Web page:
As the Bertelsmann report further points out, China’s economic growth has been accomplished through unconventional policies and institutions, often deviating substantially from the Western marketisation-cum-privatisation paradigm. Indeed, China’s economy is characterised by strategic State planning, capital controls, currency manipulation, closed public procurement markets, disregard for Western intellectual property (three-quarters of fake goods seized at EU borders are Chinese) and support to exporters and “national champions.”
China: “the most ambitious planning polity of our times”
The role of the Chinese State as strategic planner of the economy is difficult to overstate. As the SGI report concludes: “China can be considered the most ambitious planning polity of our times with regard to the comprehensiveness and the intended domestic and global impact of long-term policy programs.”
In contrast, the EU and its member states are a strange mix of interventionism and laissez-faire: significant welfare spending and regulated labour markets coexist with open borders and hostility to any “trade-distorting” State action (“national champions”, industrial subsidies). There is total free movement of capital, the world’s most open public procurement markets, and no euro-exchange rate policy.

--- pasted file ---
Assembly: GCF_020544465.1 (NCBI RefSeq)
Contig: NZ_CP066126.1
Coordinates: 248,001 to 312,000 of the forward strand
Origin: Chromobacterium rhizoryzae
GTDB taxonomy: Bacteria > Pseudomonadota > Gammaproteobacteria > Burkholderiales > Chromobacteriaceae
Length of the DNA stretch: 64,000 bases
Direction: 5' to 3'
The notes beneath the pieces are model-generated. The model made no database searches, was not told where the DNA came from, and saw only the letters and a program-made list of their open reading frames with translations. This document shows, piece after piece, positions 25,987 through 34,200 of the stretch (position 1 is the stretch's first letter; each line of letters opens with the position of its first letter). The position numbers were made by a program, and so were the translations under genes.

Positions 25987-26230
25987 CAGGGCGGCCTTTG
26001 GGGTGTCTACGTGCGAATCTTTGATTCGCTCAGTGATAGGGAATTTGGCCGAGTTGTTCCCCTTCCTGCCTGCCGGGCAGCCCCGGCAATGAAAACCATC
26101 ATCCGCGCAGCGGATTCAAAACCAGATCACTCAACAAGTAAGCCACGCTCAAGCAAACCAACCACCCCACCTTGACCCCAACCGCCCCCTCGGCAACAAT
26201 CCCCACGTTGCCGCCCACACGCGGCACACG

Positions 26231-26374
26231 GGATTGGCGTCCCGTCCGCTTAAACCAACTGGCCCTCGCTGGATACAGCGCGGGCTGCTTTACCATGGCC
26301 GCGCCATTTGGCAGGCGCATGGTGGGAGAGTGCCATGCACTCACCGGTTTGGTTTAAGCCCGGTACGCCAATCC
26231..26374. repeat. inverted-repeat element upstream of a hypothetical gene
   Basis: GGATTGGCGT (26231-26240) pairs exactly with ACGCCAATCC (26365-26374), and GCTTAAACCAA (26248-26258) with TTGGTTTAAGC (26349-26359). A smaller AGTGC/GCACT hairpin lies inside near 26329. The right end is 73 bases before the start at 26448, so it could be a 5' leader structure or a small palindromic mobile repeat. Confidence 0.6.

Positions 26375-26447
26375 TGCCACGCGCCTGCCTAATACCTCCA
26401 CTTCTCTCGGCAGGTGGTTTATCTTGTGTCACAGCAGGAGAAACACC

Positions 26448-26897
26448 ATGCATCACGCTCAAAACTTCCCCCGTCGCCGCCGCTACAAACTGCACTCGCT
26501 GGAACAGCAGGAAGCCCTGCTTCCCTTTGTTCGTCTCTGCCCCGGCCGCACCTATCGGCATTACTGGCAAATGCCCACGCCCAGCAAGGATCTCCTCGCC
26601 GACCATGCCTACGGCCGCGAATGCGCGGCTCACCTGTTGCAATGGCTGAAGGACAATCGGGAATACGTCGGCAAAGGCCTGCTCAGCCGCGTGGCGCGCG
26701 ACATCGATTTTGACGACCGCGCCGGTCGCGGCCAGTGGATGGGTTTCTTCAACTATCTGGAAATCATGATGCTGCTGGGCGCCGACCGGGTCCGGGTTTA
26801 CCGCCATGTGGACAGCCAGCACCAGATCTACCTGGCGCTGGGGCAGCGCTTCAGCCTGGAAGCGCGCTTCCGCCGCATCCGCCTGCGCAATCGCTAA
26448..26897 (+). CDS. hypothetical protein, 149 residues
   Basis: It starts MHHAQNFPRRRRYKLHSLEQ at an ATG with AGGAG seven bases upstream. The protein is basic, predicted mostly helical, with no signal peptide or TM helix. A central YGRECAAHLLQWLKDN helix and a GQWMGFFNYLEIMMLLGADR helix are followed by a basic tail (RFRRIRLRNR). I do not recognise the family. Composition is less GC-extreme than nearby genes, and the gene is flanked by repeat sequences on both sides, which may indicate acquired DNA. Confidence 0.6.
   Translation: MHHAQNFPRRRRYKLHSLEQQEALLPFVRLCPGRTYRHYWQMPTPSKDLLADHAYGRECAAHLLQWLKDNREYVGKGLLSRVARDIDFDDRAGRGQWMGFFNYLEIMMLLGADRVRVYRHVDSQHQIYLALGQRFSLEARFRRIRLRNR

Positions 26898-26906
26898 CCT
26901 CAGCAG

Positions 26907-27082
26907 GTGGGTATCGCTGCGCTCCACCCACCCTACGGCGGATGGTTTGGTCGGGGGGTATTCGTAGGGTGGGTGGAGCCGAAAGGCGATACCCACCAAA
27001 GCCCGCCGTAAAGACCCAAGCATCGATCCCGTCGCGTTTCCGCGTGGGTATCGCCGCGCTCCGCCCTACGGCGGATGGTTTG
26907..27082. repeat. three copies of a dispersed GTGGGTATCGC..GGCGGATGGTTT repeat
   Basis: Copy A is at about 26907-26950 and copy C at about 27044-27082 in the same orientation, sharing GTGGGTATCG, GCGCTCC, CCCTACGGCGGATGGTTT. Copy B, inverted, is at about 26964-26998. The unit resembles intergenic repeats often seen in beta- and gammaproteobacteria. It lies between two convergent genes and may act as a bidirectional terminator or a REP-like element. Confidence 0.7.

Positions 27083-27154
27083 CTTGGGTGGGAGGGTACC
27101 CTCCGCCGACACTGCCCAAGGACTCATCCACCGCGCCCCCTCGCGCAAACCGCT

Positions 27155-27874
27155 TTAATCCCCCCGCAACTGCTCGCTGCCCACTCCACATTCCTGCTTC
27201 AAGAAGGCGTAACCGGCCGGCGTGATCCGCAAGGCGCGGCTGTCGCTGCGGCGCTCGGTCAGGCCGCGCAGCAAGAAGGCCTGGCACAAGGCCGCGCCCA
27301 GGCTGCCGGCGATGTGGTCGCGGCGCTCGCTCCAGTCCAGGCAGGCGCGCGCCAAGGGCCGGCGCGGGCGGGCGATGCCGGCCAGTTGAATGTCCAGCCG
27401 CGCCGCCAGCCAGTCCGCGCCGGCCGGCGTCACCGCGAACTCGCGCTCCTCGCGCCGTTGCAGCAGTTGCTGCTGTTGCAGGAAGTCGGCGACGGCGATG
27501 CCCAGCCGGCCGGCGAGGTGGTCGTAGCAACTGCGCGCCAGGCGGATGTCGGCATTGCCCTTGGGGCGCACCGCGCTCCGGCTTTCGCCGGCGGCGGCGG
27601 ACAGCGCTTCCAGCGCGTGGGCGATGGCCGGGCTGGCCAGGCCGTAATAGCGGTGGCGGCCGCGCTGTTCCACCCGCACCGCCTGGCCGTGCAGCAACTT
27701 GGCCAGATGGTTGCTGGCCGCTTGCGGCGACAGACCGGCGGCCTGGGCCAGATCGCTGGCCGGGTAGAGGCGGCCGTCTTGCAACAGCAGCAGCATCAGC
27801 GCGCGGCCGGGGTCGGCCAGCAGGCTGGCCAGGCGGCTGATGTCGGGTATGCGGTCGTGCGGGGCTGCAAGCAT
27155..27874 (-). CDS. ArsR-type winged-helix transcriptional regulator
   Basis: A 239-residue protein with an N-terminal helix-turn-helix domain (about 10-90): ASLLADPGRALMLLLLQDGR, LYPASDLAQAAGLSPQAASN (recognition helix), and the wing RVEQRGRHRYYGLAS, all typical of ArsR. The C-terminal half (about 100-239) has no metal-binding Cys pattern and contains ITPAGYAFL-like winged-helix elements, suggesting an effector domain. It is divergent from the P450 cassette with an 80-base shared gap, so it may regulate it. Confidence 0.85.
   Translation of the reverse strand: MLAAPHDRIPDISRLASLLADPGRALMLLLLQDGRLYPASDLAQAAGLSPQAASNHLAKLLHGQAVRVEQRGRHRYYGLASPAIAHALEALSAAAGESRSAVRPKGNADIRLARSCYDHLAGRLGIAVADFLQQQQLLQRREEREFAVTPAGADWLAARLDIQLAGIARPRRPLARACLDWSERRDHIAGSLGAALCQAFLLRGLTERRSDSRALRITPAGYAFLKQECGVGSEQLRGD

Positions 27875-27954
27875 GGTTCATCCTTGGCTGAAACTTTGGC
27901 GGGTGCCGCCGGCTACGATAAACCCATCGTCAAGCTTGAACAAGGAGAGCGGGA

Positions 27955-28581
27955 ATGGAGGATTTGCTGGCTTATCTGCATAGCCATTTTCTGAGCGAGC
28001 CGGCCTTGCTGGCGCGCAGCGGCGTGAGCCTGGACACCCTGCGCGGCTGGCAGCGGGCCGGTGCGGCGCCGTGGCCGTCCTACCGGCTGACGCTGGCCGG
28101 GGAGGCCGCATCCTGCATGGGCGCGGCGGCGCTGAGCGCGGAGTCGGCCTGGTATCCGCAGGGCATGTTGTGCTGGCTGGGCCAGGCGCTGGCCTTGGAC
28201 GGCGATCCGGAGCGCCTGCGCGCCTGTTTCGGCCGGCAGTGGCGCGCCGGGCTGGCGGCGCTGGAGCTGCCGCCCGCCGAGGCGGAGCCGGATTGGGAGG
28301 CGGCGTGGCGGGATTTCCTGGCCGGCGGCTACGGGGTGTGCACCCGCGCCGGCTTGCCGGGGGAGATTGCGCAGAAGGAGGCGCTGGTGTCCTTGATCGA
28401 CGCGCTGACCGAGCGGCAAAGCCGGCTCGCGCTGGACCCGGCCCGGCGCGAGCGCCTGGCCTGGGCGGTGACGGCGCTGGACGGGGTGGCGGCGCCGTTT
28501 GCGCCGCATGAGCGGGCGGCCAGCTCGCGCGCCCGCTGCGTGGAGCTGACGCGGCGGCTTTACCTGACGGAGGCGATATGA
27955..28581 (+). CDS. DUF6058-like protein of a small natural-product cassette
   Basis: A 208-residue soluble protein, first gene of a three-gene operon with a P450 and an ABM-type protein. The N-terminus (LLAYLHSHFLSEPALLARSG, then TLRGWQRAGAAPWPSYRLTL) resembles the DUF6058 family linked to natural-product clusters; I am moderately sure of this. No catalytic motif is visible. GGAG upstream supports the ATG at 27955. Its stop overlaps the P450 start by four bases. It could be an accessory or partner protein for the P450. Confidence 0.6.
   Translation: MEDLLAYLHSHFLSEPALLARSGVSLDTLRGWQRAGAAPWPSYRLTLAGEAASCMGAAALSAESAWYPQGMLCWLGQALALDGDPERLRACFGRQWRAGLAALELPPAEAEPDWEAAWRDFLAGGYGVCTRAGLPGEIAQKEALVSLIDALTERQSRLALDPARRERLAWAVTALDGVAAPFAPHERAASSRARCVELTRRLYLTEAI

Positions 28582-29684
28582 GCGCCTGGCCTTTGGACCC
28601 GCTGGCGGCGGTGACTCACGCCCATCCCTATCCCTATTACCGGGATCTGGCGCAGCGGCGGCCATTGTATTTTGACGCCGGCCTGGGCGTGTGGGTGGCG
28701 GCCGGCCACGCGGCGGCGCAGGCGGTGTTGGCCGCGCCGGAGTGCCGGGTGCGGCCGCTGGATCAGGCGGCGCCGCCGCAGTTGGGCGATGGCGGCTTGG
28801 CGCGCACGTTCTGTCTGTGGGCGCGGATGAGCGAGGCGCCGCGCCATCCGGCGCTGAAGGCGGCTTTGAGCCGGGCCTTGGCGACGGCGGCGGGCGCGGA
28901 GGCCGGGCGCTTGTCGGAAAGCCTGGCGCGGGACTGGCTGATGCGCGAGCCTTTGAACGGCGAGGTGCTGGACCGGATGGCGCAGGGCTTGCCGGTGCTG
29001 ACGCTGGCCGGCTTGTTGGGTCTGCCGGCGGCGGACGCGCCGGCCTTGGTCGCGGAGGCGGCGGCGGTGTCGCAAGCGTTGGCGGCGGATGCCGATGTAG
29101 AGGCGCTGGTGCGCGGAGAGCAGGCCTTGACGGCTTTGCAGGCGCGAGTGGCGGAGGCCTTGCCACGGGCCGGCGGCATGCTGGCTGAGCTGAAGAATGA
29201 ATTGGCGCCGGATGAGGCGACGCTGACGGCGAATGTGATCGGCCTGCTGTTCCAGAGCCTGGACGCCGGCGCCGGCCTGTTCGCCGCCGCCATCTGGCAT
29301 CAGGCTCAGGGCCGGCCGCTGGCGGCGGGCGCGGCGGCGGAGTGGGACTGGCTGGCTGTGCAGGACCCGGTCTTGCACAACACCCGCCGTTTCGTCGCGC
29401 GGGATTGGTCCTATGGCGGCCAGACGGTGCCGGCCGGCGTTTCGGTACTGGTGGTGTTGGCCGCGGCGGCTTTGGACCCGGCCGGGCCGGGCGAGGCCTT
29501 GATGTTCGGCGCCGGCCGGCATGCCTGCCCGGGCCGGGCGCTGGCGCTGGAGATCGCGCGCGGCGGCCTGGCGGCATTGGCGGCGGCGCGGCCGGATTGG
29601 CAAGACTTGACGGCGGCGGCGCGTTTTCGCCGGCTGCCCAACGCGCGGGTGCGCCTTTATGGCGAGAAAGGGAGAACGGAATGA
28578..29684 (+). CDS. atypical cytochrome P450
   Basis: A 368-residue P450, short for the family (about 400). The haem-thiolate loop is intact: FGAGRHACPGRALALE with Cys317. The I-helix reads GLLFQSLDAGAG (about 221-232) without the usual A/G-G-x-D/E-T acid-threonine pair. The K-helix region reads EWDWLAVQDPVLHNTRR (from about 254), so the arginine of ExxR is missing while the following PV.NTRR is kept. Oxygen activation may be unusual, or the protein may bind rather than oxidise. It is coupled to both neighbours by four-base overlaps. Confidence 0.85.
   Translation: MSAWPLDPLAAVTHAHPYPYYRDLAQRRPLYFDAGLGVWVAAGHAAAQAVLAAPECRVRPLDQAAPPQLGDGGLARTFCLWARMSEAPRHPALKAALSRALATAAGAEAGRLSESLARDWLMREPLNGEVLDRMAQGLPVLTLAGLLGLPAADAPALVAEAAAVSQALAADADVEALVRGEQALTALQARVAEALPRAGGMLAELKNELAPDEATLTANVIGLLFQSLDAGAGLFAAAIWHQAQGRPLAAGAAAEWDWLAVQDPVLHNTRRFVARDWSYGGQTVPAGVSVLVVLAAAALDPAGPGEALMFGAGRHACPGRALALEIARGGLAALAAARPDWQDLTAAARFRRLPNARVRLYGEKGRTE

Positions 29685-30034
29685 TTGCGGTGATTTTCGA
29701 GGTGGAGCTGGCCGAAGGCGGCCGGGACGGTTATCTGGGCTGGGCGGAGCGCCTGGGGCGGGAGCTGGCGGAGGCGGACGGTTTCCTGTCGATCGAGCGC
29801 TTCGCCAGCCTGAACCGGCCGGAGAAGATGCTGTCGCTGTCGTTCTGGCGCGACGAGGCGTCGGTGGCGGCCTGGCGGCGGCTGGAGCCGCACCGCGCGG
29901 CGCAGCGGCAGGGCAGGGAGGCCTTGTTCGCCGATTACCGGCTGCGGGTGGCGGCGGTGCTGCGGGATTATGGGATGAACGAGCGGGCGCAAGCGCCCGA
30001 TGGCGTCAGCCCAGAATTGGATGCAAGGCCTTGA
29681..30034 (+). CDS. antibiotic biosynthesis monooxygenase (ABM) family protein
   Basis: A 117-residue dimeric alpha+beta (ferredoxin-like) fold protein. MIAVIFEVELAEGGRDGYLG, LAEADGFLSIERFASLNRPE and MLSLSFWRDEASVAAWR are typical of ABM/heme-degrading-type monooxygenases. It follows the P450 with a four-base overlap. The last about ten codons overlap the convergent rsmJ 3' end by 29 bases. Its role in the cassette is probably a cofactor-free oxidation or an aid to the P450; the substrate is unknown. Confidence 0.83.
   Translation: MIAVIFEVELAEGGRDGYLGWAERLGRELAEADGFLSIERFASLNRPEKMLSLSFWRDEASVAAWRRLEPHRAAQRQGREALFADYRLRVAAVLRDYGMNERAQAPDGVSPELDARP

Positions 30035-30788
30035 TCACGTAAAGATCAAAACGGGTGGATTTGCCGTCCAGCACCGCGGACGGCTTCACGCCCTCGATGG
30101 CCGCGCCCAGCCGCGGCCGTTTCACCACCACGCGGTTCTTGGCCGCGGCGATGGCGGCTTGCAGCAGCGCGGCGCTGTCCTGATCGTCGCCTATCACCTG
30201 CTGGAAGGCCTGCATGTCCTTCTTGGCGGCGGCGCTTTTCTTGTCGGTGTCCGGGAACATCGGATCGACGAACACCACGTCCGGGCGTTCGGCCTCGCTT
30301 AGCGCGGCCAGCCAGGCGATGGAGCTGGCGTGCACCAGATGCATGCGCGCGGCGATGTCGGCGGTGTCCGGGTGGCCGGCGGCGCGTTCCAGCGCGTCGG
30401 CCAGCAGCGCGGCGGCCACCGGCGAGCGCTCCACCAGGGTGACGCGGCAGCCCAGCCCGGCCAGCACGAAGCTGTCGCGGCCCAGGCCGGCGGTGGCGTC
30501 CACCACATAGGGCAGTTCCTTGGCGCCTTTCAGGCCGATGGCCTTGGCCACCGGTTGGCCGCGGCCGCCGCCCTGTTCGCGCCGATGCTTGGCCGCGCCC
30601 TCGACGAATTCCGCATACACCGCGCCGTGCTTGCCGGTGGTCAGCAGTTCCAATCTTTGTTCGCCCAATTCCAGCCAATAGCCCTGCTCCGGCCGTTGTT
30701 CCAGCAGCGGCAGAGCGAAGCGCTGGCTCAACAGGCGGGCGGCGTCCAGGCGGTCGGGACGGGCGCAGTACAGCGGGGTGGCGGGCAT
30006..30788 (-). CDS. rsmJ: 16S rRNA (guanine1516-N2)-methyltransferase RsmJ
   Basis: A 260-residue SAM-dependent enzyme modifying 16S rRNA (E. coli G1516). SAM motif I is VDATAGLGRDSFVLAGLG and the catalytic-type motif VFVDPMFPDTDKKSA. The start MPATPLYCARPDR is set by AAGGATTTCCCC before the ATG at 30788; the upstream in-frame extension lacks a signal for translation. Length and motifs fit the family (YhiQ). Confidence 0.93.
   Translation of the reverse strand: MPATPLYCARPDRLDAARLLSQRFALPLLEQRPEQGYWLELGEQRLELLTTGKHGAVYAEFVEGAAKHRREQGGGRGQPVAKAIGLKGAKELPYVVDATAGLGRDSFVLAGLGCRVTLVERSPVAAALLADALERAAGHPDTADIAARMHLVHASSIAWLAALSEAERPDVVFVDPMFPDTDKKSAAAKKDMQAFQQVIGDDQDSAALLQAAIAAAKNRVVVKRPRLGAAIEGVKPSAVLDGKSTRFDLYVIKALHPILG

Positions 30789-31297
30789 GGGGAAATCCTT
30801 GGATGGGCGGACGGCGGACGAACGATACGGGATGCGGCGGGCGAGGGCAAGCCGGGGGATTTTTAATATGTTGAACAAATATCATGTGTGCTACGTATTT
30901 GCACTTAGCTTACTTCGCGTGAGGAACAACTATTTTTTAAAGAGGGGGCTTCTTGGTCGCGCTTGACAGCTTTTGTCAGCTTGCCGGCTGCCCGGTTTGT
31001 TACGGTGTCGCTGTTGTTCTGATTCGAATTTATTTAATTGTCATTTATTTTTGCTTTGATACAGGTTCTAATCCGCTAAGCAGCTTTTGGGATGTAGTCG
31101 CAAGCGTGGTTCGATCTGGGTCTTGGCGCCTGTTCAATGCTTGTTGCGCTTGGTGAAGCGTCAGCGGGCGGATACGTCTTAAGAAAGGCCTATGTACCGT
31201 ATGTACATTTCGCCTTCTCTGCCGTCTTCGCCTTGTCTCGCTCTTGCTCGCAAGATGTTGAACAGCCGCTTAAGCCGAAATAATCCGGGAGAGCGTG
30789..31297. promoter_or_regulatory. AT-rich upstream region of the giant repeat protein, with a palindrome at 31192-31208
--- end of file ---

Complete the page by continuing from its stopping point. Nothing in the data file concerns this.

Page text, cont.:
It is not surprising that this staggering asymmetry in economic openness coincides with asymmetric trade flows. The EU is China’s most important economic partner with trade in 2012 estimated at €433.8 billion. The EU has a €146 billion trade deficit with China or 1.13 per cent of GDP. This headline figure is significantly better than the U.S. ($315.1 billion deficit with China or 2 per cent of GDP), however it masks massive divergences within the EU.
Indeed, Germany is the only EU country with a trade surplus in goods with China, at €4.3 billion in the first half of 2012. In contrast, France had a trade deficit in goods over the same period of €4.7 billion, Italy of €8.3 billion and Britain of €13.6 billion. This situation is not sustainable, these flows will eventually adjust, either by diminishing European consumption or increasing exports.
Beijing-Brussels: An unequal struggle
However, the EU appears to be incapable of enticing China to adopt “free and fair” trade, or even of having coherent and self-interested trade or monetary policies in general.